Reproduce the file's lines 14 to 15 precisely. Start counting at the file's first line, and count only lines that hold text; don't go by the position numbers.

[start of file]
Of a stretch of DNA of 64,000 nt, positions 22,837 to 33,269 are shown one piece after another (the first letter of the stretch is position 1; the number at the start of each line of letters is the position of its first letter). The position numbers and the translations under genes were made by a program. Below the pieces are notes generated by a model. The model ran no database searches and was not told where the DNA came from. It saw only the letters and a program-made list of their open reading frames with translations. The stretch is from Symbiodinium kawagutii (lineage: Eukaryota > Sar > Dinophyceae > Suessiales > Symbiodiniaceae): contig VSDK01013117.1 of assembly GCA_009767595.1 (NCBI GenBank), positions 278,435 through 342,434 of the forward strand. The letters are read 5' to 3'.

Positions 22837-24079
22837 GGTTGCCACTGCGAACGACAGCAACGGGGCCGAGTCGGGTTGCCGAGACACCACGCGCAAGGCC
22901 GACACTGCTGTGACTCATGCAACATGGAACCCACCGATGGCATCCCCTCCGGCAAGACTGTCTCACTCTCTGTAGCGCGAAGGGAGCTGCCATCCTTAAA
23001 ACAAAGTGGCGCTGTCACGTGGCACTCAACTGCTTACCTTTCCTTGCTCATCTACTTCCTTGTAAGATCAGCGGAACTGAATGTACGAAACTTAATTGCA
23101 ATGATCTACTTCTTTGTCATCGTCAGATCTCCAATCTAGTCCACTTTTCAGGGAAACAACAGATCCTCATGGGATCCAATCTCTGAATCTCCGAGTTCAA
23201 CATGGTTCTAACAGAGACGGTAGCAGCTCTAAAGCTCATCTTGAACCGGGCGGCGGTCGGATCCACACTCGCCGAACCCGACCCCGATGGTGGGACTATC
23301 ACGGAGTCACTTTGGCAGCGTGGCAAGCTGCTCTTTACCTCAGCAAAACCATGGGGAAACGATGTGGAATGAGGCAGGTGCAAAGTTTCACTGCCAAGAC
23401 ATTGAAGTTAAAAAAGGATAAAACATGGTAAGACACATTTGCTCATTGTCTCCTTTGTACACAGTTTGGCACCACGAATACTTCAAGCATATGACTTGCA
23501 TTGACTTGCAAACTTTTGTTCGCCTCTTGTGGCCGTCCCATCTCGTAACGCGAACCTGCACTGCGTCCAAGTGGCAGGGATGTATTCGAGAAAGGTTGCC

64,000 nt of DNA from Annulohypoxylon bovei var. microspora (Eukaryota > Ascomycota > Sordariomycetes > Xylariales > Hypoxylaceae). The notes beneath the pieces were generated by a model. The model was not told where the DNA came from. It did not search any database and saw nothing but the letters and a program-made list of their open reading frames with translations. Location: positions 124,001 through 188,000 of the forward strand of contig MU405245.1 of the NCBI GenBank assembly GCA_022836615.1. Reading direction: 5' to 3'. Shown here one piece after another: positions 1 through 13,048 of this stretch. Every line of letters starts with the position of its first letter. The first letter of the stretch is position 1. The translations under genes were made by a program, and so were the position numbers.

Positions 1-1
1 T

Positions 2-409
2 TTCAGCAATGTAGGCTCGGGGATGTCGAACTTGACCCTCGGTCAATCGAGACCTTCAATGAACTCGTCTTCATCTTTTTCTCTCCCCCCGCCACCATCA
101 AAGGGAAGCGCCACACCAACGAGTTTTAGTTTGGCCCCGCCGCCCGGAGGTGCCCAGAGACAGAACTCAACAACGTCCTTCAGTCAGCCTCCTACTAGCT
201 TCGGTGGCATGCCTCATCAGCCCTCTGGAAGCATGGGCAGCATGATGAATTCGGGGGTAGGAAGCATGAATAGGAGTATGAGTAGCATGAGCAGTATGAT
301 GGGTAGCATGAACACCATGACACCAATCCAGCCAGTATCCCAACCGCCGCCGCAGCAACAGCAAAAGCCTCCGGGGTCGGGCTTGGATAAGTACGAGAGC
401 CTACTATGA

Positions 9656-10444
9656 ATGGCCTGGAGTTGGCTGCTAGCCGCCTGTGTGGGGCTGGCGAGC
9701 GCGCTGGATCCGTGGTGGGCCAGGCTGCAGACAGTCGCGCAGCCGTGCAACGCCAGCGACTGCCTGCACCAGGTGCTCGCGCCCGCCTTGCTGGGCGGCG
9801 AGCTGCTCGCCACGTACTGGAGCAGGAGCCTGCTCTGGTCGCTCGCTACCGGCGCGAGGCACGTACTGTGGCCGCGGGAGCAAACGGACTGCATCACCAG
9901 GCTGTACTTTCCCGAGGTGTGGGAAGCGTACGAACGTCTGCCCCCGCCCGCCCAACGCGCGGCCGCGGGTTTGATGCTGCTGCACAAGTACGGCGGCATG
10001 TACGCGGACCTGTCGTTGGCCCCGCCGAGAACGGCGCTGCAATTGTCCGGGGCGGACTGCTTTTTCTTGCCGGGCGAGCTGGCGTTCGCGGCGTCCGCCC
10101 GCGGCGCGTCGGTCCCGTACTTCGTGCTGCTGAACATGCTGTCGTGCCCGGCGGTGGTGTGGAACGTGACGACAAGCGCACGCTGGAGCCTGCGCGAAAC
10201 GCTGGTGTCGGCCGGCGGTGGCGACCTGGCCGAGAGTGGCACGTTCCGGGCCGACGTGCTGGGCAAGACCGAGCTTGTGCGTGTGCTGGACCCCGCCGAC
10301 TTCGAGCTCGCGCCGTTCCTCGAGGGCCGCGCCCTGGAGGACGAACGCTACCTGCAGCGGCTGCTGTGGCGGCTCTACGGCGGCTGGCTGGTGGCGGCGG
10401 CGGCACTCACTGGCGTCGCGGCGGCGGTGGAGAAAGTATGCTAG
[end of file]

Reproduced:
Positions 2-409
2 TTCAGCAATGTAGGCTCGGGGATGTCGAACTTGACCCTCGGTCAATCGAGACCTTCAATGAACTCGTCTTCATCTTTTTCTCTCCCCCCGCCACCATCA